It is a common misperception that food loses nutrients and becomes less healthy during the preservation process. While it is true that some commonly used preservation additives like salt and sugar may affect some recipes, there is little evidence to suggest that the goodness of the original food being preserved is minimized.

During any cooking process, nutrients are lost, even while cooking fresh vegetables in a saucepan on the stove. The cooking process degrades some vitamins like A, C, and B; however, it has been found that some vegetables actually become healthier after they are processed.

Tomatoes are a case in point. While raw tomatoes are an excellent source of Vitamin C, the heat from cooking increases the overall antioxidant activity in the fruit. Heating and canning these super cancer-fighting ingredients unlock their superpowers, making them a great addition to any diet.

According to Healthline, the overall nutrient levels of canned foods are no better or worse than the fresh or frozen versions. The preservation process does not make food unhealthy, but consumers should be aware of other additives that may have been added during production.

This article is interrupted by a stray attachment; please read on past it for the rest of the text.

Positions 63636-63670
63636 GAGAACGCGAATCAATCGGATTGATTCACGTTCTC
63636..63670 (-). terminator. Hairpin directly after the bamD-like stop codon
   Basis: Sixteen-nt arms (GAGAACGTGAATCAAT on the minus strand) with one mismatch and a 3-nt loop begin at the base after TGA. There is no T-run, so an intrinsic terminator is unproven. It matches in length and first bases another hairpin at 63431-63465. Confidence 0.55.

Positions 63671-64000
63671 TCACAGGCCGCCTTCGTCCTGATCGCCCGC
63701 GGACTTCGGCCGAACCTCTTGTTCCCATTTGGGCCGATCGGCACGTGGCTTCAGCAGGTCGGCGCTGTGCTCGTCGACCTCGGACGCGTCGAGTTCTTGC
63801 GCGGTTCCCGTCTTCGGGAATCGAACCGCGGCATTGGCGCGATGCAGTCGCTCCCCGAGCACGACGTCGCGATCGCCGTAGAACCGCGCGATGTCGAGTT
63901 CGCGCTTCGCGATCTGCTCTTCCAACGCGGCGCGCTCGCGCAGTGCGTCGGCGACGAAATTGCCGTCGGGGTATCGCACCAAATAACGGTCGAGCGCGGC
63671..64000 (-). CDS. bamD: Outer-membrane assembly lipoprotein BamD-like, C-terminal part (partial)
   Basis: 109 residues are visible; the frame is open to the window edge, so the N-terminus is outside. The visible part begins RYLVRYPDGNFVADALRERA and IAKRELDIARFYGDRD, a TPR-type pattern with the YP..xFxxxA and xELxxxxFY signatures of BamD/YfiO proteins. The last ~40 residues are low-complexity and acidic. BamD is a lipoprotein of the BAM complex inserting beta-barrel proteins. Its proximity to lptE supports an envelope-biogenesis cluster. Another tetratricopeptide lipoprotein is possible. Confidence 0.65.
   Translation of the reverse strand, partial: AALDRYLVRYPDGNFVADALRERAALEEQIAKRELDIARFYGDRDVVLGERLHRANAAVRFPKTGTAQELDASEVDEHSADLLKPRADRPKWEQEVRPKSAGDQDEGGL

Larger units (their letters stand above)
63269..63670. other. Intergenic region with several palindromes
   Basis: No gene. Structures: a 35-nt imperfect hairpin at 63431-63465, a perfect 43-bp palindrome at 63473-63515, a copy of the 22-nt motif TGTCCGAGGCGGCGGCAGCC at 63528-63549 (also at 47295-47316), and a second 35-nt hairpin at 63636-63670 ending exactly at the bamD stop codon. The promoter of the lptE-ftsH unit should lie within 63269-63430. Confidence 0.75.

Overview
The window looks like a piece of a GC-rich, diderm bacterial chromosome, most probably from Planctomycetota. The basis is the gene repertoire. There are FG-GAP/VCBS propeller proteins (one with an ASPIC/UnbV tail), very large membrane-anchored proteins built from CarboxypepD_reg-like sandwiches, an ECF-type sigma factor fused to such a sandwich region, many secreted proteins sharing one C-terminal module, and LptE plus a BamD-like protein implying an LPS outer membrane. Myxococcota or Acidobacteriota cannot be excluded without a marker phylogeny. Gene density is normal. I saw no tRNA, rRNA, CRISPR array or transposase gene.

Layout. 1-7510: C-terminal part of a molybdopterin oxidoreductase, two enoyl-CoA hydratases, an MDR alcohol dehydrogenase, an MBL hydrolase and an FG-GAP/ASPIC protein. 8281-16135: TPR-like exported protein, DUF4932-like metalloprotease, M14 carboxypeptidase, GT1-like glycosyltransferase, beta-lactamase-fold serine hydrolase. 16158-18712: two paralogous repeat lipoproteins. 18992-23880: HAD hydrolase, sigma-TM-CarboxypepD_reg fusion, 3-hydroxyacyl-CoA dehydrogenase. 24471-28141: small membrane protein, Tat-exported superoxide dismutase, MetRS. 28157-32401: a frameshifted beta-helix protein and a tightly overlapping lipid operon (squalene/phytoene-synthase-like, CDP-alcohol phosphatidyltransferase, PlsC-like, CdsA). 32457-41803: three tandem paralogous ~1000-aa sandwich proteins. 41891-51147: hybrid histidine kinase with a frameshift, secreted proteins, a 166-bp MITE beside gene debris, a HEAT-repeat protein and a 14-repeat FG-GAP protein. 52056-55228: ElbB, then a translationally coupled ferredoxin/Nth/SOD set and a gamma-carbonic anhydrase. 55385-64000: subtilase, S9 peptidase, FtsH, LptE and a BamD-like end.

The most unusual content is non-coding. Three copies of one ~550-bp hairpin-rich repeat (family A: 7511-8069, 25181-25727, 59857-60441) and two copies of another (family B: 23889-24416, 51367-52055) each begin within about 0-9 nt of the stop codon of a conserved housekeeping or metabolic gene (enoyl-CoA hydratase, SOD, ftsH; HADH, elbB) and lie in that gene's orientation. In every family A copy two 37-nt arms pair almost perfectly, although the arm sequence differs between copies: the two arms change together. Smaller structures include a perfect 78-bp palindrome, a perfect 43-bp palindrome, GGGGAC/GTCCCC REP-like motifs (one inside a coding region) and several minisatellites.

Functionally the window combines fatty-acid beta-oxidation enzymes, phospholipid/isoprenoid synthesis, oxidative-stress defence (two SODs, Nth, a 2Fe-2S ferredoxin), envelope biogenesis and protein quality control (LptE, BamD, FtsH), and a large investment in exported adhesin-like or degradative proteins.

Of course, it is impossible to deny that many preserved foods contain less desirable ingredients like sugar and salt. The beauty of preserving food at home rather than relying on commercial products is that you can know precisely what is in your food, and since you will be using glass jars, your canned goods are 100% BPA-free.


Preserving food is an excellent way to prevent spoilage and wastage and can save you money. Besides the practical reasons for preserving food, many homesteaders simply enjoy processing their own food as it gives them greater control over how they nourish their bodies. Seasonal food can be on the menu throughout the year and can be stored for later use in forms you enjoy.

Sharing is caring!